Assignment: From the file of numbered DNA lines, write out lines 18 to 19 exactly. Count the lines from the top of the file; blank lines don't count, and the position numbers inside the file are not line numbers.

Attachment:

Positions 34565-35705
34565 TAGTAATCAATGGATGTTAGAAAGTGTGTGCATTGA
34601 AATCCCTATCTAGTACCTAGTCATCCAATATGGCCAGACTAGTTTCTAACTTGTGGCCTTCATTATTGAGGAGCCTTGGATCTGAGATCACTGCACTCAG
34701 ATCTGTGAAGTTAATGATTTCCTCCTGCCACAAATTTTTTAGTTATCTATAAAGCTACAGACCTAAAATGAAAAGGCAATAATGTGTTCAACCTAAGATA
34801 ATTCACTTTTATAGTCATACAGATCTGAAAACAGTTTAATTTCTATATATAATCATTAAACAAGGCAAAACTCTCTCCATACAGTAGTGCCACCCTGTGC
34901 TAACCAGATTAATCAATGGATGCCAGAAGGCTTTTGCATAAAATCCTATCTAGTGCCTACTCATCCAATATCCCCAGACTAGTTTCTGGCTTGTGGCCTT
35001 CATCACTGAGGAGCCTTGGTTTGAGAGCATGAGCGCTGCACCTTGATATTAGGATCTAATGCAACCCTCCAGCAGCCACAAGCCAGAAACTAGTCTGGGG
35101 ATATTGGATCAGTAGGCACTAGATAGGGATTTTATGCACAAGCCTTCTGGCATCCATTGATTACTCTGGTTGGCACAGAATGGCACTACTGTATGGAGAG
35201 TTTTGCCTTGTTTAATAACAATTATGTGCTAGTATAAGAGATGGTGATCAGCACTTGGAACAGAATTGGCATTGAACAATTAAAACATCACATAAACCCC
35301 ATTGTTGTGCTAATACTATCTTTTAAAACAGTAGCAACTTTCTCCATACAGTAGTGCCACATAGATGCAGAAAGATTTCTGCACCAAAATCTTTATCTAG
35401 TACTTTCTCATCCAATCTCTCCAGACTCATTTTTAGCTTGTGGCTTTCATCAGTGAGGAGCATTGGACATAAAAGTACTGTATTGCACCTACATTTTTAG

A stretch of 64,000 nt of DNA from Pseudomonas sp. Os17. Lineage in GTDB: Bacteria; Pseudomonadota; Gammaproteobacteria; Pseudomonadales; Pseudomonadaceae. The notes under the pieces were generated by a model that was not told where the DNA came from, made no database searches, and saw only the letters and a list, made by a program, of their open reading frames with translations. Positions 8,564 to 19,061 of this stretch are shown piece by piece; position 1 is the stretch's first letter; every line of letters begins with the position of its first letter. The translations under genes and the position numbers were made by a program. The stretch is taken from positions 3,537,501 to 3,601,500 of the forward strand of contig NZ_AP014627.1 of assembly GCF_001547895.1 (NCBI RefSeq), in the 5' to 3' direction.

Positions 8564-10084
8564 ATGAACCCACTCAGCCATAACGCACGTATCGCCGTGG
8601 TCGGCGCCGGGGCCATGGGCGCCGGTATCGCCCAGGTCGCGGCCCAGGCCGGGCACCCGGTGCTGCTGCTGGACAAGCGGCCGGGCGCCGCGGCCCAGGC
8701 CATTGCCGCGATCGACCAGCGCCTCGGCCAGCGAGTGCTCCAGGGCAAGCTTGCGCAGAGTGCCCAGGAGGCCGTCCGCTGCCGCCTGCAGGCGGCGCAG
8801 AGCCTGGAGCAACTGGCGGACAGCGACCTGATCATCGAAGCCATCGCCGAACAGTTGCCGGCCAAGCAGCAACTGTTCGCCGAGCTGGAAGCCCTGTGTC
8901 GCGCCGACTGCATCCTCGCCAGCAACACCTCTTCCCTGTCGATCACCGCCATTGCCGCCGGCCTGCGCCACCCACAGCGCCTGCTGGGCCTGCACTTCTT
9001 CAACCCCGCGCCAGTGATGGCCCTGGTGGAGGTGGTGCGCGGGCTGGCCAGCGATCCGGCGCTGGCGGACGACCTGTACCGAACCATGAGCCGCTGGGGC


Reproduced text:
8901 GCGCCGACTGCATCCTCGCCAGCAACACCTCTTCCCTGTCGATCACCGCCATTGCCGCCGGCCTGCGCCACCCACAGCGCCTGCTGGGCCTGCACTTCTT
9001 CAACCCCGCGCCAGTGATGGCCCTGGTGGAGGTGGTGCGCGGGCTGGCCAGCGATCCGGCGCTGGCGGACGACCTGTACCGAACCATGAGCCGCTGGGGC